Have you ever been hanging out to watch a movie only to be left desperately disappointed when you saw it? After watching all the trailers you rushed to the cinema and realised that all the promise was squandered into 90-miuntes of boring story, shirtless wrestling, and growled one-liners? Damn you 300!
The Samsung Widescreen has promise too. It is, after all, one of the fastest HSDPA phones available -- capable of speeds of up to 7.2Mbps -- and features an ingenious dual-flip design for viewing the screen either in profile, like a standard clamshell, or in the titular "Widescreen" for when you're watching videos or typing long messages and e-mails. However, ingenious design is met with equally poor design, and the result is a clumsy-feeling handset that performs well as a mobile TV, but is much more difficult to use for basic phone functions than it should be.
We've seen a few funky moving screens lately, the swivel screen of the comes to mind, and there's no doubting the dual-flip design of the 2.3-inch Widescreen is a great idea. The concept is extended with context-sensitive buttons on the keypad, some of which are only functional when the screen is opened in one of the directions, and others having dual functionality depending on which screen mode you are currently in.
But the keypad is also the great letdown in the Widescreen's design. In the space provided the hybrid QWERTY/numeric keypad is a terrible idea. The alphabetical keys are absolutely tiny; the same problem we saw with the Sony Ericsson, but with the Widescreen there are twice as many miniature keys to navigate around. Using the QWERTY key layout in Widescreen mode is particularly awkward because the keys lay vertically. This makes it especially difficult for typing with your thumbs, which feels more natural when holding the phone lengthways.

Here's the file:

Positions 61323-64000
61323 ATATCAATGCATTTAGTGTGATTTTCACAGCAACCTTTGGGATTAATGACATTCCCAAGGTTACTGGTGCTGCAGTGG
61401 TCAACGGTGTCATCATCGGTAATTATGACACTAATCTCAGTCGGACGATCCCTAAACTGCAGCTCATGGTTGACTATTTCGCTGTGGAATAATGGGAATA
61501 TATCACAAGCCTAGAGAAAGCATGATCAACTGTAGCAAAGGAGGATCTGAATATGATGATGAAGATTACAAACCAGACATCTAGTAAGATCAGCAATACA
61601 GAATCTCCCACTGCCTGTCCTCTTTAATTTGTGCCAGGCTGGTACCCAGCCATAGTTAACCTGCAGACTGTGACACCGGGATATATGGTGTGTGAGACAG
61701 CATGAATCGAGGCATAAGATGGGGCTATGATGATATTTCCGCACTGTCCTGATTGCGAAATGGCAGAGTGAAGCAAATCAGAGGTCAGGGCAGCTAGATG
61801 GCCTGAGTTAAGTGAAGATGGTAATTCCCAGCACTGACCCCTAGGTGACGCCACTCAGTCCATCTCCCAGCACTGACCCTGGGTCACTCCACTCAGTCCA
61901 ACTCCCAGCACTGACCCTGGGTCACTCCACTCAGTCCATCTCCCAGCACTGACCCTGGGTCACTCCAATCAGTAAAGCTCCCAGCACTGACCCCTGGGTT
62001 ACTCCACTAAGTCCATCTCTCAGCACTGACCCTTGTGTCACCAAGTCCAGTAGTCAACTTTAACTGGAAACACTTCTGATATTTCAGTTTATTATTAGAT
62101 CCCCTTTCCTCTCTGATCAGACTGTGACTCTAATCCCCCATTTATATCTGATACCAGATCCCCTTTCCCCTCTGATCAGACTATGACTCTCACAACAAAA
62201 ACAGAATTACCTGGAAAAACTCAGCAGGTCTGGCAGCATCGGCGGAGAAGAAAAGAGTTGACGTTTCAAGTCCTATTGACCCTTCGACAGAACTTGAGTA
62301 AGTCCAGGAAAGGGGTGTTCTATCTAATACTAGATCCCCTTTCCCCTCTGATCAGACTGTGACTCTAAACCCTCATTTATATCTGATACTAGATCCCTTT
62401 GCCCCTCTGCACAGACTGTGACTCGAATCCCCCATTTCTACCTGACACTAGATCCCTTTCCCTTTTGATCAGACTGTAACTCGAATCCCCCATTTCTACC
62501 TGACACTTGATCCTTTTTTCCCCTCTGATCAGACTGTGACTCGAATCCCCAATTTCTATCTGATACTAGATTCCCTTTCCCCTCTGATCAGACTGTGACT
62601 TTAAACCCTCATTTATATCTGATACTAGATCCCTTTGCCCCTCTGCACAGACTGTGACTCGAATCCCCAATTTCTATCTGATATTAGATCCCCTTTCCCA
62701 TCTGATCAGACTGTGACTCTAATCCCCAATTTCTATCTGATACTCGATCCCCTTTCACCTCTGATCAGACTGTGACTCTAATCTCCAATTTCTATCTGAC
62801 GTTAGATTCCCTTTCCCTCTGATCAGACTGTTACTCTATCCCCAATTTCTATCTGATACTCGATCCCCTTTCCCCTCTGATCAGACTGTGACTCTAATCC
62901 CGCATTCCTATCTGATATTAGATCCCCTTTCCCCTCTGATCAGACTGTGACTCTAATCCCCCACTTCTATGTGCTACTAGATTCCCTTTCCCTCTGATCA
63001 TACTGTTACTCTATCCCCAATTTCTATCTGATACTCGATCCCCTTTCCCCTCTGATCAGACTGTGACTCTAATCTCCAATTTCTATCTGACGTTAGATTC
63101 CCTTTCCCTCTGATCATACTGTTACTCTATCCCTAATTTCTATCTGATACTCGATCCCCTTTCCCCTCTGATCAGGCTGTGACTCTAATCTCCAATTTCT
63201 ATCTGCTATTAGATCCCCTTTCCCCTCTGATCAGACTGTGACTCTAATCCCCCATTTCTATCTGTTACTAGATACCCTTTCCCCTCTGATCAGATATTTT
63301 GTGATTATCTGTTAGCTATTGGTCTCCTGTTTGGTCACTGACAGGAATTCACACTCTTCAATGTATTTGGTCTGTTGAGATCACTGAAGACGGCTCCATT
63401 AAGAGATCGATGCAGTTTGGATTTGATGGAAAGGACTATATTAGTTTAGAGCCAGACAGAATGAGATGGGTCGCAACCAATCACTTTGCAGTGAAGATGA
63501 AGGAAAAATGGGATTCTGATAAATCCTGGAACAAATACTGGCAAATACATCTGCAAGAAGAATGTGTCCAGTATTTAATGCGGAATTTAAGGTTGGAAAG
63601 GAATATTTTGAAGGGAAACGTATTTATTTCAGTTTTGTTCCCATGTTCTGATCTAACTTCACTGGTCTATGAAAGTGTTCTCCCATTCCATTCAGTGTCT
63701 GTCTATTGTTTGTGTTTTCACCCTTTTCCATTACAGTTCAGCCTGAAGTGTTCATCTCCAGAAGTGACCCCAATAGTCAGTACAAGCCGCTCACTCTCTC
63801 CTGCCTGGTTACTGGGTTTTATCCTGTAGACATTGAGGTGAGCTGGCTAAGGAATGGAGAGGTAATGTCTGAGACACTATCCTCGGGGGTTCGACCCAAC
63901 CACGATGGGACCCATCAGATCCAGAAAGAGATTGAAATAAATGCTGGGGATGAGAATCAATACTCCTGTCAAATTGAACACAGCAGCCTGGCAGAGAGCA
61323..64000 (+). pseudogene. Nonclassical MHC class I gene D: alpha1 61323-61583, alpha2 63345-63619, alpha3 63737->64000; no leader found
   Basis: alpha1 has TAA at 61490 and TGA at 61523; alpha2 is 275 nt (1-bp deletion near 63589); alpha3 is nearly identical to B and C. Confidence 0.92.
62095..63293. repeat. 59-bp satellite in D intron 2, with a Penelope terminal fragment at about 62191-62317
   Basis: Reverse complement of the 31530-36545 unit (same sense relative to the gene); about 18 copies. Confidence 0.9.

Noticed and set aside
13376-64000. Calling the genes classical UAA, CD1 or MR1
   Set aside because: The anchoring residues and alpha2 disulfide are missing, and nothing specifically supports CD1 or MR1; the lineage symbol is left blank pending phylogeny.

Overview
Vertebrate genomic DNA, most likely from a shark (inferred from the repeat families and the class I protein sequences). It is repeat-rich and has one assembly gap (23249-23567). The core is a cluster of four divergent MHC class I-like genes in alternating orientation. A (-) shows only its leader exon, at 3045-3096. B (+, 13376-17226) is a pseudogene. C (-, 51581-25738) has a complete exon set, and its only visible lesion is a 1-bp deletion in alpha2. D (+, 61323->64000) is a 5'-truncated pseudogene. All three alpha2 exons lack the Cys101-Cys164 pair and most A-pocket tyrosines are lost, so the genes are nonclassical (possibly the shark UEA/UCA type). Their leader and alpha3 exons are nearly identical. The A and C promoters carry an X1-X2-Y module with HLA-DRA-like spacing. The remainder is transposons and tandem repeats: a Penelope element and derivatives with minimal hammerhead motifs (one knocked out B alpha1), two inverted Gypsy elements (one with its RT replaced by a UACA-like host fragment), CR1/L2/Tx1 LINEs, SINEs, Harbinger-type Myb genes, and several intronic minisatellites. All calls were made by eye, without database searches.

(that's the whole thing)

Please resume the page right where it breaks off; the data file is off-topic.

At 115g the Widescreen feels slightly heavier than phones of a similar size, but not considerably. The dimensions of the phone keep it portable, though the plastic fascia makes the device seem cheaply constructed. The user interface and menu structure, while practical and simple to navigate, are lacklustre and unattractive.
HSDPA broadband should be the saving grace of the Samsung Widescreen. You can definitely see the speed of the connection when watching Foxtel or buying music off the BigPond Web portal, but surfing the Web on the built-in browser is similarly excruciating to using phones with 2.5G connections, which seems ridiculous. As well, several of our favourite sites -- namely CNET.com.au -- failed to open: the Widescreen offering a variety of excuses and not a lot of joy.
The 2-megapixel camera is a highlight; even though the focus in the pictures is slightly soft it seems to reproduce colours nicely -- perfect for those impromptu happy snaps of kids and vomiting friends. It even has a cool panoramic photo option that connects three separate pics into one long super-photo, a feature that works surprisingly well. Do be aware that the camera has no flash so you'll want to avoid snapping your photos at night time. There's also a second front-facing camera for video-calling.